In the Xfood community restaurant, you’ll see some of these one of a kind restored items and in fact, everything is available to buy. There aren’t any price tags though, just make your best offer.
Lunch is a never ending assortment of small plates to share, followed by seafood pasta. If you’re not used to antipasti, like me you’d think that this was the main event, there’s just so much food, but it’s actually just the first course! My favourite dish is fava bean mash with roasted peppers in delicious olive oil. Everything is served on pre-loved plates and china, all ornate and different to the next and the menus use fresh herbs from the gardens and local seasonal produce. Some of the staff with learning disabilities have undergone training programmes with ExFadda to teach them the skills they need for the workplace and everyone is from the local community, so there’s a lovely spirit of camaraderie and everybody has a purpose. While Xfood is a community restaurant, anyone can go for a meal in the converted space and enjoy the warm welcoming staff, tasty menu and stylish eclectic surroundings.

Visit and tasting at the local wine producer Paolo Leo in San Donaci BR

Driving through the countryside in Brindisi, it would be difficult to miss the rows of vines in the Negroamaro area that are grown to produce high quality wines for local consumption and to be exported outside of Italy. Puglia was the biggest wine producing region in the country in 2016 and 70% of the output is exported overseas; mainly to England, Scandanavia and Germany. Being in the region, it would be a shame not to visit one of the many local wineries and vineyards to learn more about the production and of course taste the wine itself.
At Cantine Paolo Leo, in the heart of Salento, I take a tour of the family-run business learning about its historic roots right through to the modern day production line. We’re walked through the production process by the young winemaker who explains the steps from the vines all the way through to bottling (about 6,000 bottlers per hour) and labelling and even local and international sales. In the barrel room, the smell of French and American oak fills the area, maturing some of the Paolo Leo wines from between 4 months and a year. When it comes to tasting, I admire the many many awards adorning the walls, they’ll soon run out of space as it’s evident that this is a very well respected wine brand. We try the light, every day Negroamaro wine and the more full-bodied Passo del Cardinale Primitivo. Leave some room in your luggage, as you’ll want to take a few bottles home!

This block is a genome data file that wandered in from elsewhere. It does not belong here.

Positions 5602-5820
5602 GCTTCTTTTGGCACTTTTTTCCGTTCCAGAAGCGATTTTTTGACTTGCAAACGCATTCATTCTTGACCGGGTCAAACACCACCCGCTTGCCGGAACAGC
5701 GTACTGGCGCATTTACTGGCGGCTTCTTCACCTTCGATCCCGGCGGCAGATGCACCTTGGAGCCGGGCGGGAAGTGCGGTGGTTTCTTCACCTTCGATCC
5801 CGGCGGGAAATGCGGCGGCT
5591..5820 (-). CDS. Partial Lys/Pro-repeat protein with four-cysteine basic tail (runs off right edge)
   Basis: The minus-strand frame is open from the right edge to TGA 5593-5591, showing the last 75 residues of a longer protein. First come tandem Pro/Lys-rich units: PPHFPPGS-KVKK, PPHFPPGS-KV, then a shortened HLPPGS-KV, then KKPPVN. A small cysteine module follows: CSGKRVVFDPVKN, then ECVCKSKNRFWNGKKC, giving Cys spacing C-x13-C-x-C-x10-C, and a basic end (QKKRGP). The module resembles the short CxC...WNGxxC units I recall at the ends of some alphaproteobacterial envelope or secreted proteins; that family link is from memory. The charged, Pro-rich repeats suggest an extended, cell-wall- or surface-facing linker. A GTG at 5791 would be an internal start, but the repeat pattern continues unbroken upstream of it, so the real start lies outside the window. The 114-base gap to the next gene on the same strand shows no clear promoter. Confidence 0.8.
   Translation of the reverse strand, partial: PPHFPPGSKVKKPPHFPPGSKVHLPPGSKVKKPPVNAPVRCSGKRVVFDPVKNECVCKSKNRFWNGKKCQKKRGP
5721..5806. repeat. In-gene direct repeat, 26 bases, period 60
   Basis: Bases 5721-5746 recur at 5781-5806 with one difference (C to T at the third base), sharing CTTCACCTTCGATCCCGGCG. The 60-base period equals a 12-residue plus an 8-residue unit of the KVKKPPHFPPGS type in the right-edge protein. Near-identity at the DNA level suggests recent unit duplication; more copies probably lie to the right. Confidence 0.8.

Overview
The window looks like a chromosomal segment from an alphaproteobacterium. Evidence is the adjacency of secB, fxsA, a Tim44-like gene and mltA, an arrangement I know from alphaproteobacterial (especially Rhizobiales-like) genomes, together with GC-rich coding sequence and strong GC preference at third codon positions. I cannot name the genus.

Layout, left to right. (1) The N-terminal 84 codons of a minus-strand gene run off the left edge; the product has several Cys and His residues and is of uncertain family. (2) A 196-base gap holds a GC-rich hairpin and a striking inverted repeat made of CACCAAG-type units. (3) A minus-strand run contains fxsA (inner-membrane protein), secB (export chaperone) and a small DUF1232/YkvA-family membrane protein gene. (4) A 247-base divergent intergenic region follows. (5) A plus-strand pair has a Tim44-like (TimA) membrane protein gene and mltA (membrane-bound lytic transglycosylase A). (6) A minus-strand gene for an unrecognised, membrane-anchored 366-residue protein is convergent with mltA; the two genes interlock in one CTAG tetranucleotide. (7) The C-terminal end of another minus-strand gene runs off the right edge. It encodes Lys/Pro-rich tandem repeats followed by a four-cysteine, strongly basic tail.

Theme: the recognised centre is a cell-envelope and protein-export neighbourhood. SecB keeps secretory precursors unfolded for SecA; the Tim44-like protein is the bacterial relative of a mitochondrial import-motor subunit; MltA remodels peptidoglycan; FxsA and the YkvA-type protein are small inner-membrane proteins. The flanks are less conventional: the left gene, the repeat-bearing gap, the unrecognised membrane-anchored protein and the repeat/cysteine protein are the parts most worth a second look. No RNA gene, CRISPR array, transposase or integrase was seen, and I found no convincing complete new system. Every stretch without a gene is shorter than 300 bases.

International Regata Brindisi-Corfu: opening ceremony and official start

Every year, more than one hundred sail boats and their teams flock to Brindisi for the annual International Brindisi-Corfu Regata and it’s a highly anticipated event both for locals and visitors. The atmosphere is electric at the port where the boats line up in the days leading up to the race and teams of sailors spend time in Brindisi. Catamarans and monohull yachts all gear up for the regatta which takes place over the course of a weekend, starting with an opening ceremony on the waterfront in Brindisi and finishing with the winning team awarded in Greece. The stage is set and speeches are made, everyone spends their time out walking along the boardwalk, admiring the boats (and their captains!) excited for the official start. The area is particularly photogenic just before sunset when the masts contrast against the changing night sky and twinkling lights. If you want to wave the boats off, at the official start of the race, I suggesting taking a bike or scooter down to the end of the long pier, as no cars are allowed through and the start takes place during the scorching midday sun.
For anyone interested in boats or with a love of all things nautical, the lead up and weekend of the International Regata Brindisi to Corfu is the perfect time to visit, perhaps you could even join a team and compete yourself! The race must be completed within 35 hours and the winning boat awarded at a prize giving ceremony in Gouvia Marina in Corfu.